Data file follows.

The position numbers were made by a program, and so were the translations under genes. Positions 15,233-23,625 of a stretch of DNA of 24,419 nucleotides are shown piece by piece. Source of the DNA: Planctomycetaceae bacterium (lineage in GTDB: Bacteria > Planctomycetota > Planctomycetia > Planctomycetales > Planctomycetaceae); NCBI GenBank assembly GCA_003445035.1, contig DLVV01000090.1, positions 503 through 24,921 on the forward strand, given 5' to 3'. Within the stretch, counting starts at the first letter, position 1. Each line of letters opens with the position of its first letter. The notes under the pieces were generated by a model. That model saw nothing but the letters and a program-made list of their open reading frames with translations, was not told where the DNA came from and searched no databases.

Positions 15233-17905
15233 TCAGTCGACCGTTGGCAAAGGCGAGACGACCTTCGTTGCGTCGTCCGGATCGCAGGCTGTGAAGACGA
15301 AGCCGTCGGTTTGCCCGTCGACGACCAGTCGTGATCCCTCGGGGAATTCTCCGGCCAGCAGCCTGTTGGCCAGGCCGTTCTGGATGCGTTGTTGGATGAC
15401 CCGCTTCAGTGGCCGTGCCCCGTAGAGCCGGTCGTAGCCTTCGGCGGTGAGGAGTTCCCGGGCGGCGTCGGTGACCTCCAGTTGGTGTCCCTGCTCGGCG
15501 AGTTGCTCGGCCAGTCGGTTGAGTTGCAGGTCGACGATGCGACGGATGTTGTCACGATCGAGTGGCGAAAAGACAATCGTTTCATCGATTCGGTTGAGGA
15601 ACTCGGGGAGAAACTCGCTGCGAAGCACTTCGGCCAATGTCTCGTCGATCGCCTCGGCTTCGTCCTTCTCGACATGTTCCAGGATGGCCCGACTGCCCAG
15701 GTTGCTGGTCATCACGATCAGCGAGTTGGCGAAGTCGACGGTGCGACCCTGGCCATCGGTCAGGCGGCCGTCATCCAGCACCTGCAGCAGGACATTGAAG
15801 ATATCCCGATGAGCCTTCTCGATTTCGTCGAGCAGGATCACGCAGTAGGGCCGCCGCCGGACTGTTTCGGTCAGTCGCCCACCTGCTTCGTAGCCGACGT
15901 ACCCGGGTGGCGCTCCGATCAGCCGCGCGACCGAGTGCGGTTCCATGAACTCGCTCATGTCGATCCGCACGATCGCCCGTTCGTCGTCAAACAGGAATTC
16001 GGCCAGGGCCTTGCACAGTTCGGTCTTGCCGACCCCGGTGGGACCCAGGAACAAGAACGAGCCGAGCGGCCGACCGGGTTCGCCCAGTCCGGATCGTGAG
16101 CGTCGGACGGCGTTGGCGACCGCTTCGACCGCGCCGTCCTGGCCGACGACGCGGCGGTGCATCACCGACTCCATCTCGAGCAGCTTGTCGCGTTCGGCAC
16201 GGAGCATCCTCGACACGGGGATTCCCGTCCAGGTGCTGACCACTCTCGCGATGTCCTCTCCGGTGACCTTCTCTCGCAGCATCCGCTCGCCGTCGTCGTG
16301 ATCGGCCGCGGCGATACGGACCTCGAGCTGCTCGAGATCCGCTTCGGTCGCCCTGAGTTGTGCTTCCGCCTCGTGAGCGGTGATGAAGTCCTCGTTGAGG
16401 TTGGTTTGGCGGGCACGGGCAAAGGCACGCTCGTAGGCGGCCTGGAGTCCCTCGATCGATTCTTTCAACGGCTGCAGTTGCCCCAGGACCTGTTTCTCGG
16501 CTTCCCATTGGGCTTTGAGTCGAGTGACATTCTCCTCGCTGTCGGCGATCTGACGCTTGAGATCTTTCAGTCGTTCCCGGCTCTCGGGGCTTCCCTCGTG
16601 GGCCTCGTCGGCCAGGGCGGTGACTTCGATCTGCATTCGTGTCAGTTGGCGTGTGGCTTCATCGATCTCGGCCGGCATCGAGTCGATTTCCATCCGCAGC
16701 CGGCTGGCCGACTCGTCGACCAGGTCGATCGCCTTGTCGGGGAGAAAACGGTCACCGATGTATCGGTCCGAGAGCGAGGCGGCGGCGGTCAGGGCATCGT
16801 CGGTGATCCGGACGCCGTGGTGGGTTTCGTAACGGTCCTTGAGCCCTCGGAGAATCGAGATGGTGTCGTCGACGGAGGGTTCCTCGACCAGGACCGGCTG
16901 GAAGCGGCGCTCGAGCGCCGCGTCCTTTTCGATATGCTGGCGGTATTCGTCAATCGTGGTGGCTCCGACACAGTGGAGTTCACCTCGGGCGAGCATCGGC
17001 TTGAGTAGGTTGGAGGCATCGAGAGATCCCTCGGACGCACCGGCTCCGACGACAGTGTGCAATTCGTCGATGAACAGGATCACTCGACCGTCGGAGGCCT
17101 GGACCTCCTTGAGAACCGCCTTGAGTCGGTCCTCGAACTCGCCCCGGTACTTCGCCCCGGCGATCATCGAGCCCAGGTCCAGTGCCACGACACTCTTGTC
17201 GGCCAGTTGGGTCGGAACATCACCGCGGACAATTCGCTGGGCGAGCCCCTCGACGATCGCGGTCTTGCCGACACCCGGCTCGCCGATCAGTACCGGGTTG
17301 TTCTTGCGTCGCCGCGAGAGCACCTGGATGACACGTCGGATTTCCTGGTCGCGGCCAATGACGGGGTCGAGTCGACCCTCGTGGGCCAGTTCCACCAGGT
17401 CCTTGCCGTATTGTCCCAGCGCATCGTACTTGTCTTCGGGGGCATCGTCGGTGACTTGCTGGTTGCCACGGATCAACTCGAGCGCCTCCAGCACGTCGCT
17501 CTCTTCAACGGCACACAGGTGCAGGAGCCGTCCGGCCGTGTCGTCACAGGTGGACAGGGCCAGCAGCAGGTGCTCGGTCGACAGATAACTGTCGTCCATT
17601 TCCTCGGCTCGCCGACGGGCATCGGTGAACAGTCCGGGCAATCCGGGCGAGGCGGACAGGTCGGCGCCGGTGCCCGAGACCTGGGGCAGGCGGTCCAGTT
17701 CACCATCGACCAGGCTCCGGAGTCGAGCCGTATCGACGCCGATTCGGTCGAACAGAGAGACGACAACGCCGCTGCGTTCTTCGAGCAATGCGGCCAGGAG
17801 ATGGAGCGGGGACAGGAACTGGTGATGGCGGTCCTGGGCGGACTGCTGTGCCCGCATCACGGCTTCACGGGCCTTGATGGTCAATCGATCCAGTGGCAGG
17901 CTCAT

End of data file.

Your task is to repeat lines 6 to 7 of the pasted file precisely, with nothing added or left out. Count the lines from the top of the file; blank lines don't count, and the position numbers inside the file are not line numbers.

15501 AGTTGCTCGGCCAGTCGGTTGAGTTGCAGGTCGACGATGCGACGGATGTTGTCACGATCGAGTGGCGAAAAGACAATCGTTTCATCGATTCGGTTGAGGA
15601 ACTCGGGGAGAAACTCGCTGCGAAGCACTTCGGCCAATGTCTCGTCGATCGCCTCGGCTTCGTCCTTCTCGACATGTTCCAGGATGGCCCGACTGCCCAG